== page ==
DH: I think it’s okay that it takes time! Most things evolve. Most of us don’t have all the same favorite food pleasures as we did when we were 6 years old or 16 years old or 26 years old. How great that our pleasures vary over time and thanks to experience and different partnered experiences, as well as life changes. It’s an evolving experience!

LG: You’ve written numerous books, hundreds of scholarly publications, and thousands of articles to educate people on sexuality. You’ve done TEDx talks, you’ve led research, you’ve started event series. After all that, what do you think is the best way to educate people on these topics? 

DH: There’s no one way. That’s one reason I enjoy being creative in my reach.

I love doing research and writing about it. And I like holding my Bloomington Sex Salon series to bring conversations about sex into our local community, taking them off campus and to the Bishop (a local bar). I loved creating our “What do you like about your vulva and vagina?” art poster with local artist Erin Tobey and my research colleague Vanessa Schick. Serving as a co-producer on Hot Girls Wanted for Jill Bauer, Ronna Gradus, and Rashida Jones’ film helped me better understand how documentaries can be used to connect with and educate audiences about contemporary sexuality issues. Talking with Peggy Orenstein about adolescent and young adult women’s sexuality for her tremendous book, Girls & Sex, also helped me feel like our research could find a home with more people through her reach.

There’s no one way to do it. We just have to keep trying to talk with people about the beautiful and painful and fascinating and challenging ways that sexuality works in our lives.   

LG: Do you think that private companies can contribute to filling the education gap with products and services? For instance sex toys, apps that help people learn about sex, and so on?

DH: Yes! They can and do. Companies have the power to make products that work well with our bodies, that are well suited for certain kinds of solo sex or partnered sex, that help sex to feel more comfortable or pleasurable, and that broaden the kinds of sexual expression that people might try.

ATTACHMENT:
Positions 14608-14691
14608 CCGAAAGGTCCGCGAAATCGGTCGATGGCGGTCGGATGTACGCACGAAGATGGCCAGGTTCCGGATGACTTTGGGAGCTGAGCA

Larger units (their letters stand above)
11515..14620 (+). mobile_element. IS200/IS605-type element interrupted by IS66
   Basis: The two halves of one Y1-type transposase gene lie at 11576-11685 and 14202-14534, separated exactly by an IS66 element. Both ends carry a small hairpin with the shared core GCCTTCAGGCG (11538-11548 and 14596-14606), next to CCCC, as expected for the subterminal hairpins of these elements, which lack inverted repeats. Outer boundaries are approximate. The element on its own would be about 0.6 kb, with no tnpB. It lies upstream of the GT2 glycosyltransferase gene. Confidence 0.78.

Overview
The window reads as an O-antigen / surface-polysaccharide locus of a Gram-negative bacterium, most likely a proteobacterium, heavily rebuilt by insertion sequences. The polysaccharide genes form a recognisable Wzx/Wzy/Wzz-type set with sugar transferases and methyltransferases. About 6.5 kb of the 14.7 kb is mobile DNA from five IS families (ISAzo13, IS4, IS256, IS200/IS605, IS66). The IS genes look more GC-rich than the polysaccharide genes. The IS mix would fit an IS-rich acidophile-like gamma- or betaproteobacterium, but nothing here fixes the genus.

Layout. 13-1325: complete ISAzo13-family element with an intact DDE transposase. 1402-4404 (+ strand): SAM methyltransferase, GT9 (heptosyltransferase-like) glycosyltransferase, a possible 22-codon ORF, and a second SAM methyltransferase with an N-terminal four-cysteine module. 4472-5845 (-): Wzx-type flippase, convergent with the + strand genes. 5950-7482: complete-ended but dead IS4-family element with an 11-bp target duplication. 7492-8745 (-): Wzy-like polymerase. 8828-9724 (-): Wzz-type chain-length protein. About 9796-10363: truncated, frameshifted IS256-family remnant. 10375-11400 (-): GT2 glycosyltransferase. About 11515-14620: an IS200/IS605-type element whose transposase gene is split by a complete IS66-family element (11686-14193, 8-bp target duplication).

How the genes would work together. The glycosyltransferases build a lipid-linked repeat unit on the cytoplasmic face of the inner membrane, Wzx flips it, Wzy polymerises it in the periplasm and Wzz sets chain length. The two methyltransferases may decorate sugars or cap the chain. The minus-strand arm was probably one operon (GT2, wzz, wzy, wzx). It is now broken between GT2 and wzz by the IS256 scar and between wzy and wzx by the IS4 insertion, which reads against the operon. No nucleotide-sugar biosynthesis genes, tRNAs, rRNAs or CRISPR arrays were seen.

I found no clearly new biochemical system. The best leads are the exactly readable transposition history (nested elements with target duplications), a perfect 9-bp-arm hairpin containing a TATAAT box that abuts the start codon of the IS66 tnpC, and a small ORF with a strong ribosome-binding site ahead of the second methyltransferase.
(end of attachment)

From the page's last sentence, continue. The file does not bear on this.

I do wish that more companies paid attention to how they communicate about their products and sex in general with consumers. In my experiences, companies often initially focus on the products themselves—which is important. And then through our working relationship they often come to see that the website information and the packaging and marketing are critical to helping consumers learn how to incorporate vibrators, lubricants, apps, and/or certain condoms into their sexual lives. I’ve loved working with companies on those kinds of consumer communication. How to use products, how to talk about them with partners, and so on. 

LG: Are there dangers to letting the private sector handle education?

DH: There is no one group that should handle sexuality education (and no one group that does). We need more investment in school-based sexual health education that is accurate. We need more parent trainings so that they can themselves gain accurate information as well as examine their own attitudes and biases. And we need more medical doctors and nurses to get training in human sexuality topics when they’re going through their coursework and clinical training. Human sexuality is a big issue—we need to weave it into our lives a bit better than we do now.

There are more juicy cuts from unpublished interviews to come! Never miss any when you join my monthly mailing list!

Or read juicy cuts that have already been published right here!